Democracy’s backbone

December 23, 2018

A FREE and democratic society can only be possible if its laws are strictly enforced, its citizens adhere to them, and the common good prevails over the interests of the few.

This was the observation of former PNP Chief Ronald dela Rosa, who said popular observance of the law was a cornerstone of some of the world’s most recognized democracies like Norway, Iceland, Sweden, New Zealand, Denmark, and Australia.

“The Philippines is currently in a position to even more strengthen its democracy by simply implementing what’s stipulated in the law,” he said in a statement.

He said criminality can engulf a community if law enforcers shirk from their responsibilities, or “obviously when its residents flout the law with abandon.” This has been happening in cities across the country with respect to drug abuse and its concomitant repercussions in public safety, family relations, and mental health, he added.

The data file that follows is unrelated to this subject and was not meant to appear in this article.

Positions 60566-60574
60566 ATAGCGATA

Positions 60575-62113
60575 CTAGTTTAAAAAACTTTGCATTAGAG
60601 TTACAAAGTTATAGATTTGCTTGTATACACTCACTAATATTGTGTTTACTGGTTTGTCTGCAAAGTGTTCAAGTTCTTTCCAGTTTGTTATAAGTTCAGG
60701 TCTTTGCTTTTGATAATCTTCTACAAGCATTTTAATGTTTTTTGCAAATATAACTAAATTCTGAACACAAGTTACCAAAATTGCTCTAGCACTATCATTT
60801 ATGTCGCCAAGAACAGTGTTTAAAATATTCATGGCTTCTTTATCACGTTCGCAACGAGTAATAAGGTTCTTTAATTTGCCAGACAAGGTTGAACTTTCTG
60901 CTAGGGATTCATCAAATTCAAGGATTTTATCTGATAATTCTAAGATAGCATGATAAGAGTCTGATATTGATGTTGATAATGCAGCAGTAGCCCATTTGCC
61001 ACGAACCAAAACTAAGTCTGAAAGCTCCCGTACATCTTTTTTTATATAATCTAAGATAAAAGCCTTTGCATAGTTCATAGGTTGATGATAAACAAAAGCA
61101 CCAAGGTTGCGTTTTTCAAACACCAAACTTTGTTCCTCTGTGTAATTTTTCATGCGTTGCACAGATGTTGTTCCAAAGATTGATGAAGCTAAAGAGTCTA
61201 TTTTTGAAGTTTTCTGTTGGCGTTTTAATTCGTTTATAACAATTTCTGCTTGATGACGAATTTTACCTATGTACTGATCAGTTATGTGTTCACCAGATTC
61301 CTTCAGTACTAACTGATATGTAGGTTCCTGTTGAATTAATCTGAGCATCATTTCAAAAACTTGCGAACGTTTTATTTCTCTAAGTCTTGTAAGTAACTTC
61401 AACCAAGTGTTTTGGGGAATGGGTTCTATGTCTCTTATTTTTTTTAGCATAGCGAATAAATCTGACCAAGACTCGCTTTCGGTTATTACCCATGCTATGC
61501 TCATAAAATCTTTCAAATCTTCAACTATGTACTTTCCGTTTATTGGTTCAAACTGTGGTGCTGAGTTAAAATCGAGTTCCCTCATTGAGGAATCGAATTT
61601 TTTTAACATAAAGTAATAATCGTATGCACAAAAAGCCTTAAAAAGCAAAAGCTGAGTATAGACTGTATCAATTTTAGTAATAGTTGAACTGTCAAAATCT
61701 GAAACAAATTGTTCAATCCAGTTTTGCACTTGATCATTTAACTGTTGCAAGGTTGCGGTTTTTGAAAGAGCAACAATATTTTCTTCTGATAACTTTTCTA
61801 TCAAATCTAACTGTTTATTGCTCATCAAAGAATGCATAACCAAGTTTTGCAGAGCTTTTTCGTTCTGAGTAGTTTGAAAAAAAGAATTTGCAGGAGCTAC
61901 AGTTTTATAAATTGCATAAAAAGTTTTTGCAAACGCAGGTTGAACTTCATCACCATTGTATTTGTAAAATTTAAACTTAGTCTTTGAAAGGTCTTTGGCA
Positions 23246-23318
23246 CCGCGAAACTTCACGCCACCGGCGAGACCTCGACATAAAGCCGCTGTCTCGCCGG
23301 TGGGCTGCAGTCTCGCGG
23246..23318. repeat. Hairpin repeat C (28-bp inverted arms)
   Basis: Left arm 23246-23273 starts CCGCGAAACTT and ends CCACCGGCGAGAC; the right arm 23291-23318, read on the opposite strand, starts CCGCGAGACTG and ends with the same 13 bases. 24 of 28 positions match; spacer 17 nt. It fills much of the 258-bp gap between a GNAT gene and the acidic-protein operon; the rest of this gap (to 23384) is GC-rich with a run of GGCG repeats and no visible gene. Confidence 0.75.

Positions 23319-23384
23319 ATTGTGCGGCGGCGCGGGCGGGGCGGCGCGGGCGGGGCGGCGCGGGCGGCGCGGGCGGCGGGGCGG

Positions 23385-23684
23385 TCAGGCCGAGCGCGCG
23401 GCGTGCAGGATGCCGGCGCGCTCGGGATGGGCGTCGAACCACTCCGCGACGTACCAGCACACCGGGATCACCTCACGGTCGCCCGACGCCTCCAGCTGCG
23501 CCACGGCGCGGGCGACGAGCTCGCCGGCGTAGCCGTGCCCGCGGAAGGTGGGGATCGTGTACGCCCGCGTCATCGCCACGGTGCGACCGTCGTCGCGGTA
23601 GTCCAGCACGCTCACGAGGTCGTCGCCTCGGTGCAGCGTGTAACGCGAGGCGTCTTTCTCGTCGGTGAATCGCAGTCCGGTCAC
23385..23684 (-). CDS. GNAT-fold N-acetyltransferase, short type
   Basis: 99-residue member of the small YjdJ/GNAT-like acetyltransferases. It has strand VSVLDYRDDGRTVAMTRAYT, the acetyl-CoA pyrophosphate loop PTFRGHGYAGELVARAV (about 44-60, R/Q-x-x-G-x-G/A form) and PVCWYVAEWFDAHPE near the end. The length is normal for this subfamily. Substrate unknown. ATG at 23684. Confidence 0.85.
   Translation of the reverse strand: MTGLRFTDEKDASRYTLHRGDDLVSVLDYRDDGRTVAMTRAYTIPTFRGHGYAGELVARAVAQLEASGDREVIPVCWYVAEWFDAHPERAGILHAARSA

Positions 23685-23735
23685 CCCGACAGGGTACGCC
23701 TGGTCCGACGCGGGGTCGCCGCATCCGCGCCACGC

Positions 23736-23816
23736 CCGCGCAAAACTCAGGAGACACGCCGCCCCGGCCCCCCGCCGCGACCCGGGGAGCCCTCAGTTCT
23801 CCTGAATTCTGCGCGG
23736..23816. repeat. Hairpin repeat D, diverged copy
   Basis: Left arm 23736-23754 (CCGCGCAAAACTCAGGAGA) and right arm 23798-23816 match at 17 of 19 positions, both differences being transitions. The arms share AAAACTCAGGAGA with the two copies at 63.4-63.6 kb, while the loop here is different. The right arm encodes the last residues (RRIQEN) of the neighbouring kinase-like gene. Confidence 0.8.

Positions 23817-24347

Dela Rosa cited the recent killing of party-list representative Rodel Batocabe in Albay, who was repeatedly shot during a gift-giving function. His bodyguard was likewise gunned down. A last-term congressman, Batocabe was slated to run for mayor of Daraga, Albay in next year’s midterm elections.

“Whatever may have been the motive of the murder,” Dela Rosa said, “the incident betrays a practice of impunity among some people pretending to be powerful. Whether the victim is a politician or a humble citizen, the guilty must be hunted down and made to pay. The majesty of the law must prevail at all times, otherwise we as a nation will go to the dogs.”

Dela Rosa continued that even in Malaysia, one of Southeast Asia’s longest-running democracies, “crime doesn’t pay,” recalling that newly elected Prime Minister Mahathir Mohamad has announced a top-to-bottom review of alleged crimes that transpired in the previous administration.

He also said that Timor-Leste, another Asian democracy, has named law and order as a top priority, beefing up its police capabilities and better engaging its civilian populace for mutual cooperation and long-term security.
 

“When we work together, we keep the criminals at bay. And, thus, we are freer,” Dela Rosa said.